4.1.1 Six key policy areas in developing and implementing accessible ICTs in connected schools

In conjunction with the four stages of policy development, policy-makers should consider several key elements. Based on a study by the European Agency for Development in Special Needs Education,107 the following six elements are particularly important for national-level accessible ICT policies:

  • Infrastructure – This includes statistics on connected schools with Internet access, the number of computers available in schools, the availability of assistive technologies, the use of computers and other forms of ICTs as pedagogical tools by teachers.
  • Availability of support – Closely related to infrastructure, this looks at the range of support available to teachers and students from national agencies for ICT in education. This can extend from support services that work directly with children and teachers, to in-school supports, to access to specialist resource centers.
  • Needs assessment -- While needs assessment systems for children identified as having a disability may already be in place, they should incorporate a clear statement of needs that cover the ATs and related supports required to enable the child to receive an education in an inclusive school environment.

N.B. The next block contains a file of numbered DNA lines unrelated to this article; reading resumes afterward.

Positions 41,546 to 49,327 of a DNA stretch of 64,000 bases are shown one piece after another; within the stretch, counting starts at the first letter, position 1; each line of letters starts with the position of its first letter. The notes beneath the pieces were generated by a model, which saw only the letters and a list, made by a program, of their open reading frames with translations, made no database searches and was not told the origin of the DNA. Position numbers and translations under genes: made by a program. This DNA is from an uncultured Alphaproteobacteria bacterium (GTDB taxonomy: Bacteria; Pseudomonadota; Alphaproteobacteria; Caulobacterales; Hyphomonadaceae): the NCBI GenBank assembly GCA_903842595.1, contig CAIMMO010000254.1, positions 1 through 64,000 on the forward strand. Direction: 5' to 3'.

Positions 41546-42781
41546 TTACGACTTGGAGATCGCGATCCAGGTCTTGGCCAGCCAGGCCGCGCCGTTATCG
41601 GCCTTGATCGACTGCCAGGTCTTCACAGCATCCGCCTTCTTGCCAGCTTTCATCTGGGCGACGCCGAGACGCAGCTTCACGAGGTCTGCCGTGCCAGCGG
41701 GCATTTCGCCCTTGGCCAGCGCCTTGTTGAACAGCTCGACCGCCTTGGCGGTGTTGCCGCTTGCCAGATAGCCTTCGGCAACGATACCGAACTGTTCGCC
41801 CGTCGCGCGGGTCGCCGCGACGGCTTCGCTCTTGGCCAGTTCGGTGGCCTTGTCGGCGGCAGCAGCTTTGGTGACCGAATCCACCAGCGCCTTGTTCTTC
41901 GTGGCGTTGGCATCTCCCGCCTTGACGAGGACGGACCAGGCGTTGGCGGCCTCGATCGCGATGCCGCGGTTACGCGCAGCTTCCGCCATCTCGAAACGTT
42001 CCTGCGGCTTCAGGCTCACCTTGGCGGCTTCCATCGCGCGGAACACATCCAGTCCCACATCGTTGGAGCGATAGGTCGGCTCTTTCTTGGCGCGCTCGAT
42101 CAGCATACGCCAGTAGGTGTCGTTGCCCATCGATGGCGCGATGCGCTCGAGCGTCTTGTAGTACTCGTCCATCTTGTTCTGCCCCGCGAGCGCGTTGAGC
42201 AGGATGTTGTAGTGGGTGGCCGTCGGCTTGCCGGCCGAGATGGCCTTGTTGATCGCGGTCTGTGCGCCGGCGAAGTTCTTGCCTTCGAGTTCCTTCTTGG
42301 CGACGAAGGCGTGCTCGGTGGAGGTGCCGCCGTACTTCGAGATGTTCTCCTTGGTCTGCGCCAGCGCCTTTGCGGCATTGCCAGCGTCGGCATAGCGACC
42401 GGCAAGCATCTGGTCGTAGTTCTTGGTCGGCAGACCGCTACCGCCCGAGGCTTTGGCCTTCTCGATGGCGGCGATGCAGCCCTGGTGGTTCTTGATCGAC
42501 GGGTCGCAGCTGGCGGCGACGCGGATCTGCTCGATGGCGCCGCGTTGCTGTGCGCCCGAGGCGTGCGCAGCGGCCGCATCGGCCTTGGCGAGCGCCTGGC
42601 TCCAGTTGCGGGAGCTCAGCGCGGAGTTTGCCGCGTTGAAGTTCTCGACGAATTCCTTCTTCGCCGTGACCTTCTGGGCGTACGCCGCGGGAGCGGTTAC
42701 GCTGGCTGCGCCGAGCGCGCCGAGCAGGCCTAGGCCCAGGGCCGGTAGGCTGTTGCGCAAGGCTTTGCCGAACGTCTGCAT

• Training – A key element of support is in training specific to the teaching of children with disabilities. A key element of that will be the use of accessible ICTs, which includes training during initial teacher orientation and in-service training. The availability of relevant support and training is often cited by teachers as an area of equal importance to the availability of appropriate hardware and software.
  • Co-operation/research – A key element in building capacity within a country’s educational system is the development of a sustainable AT ecosystem. This includes ongoing research into the needs and experiences of both learners and teachers, sharing of experiences and expertise, and research into the development of new and better AT solutions and service-delivery models.
  • Evaluation – Implementation of various policy reforms must be monitored to determine whether they will achieve their stated goals and to analyze and interpret the results and inform further policy intervention.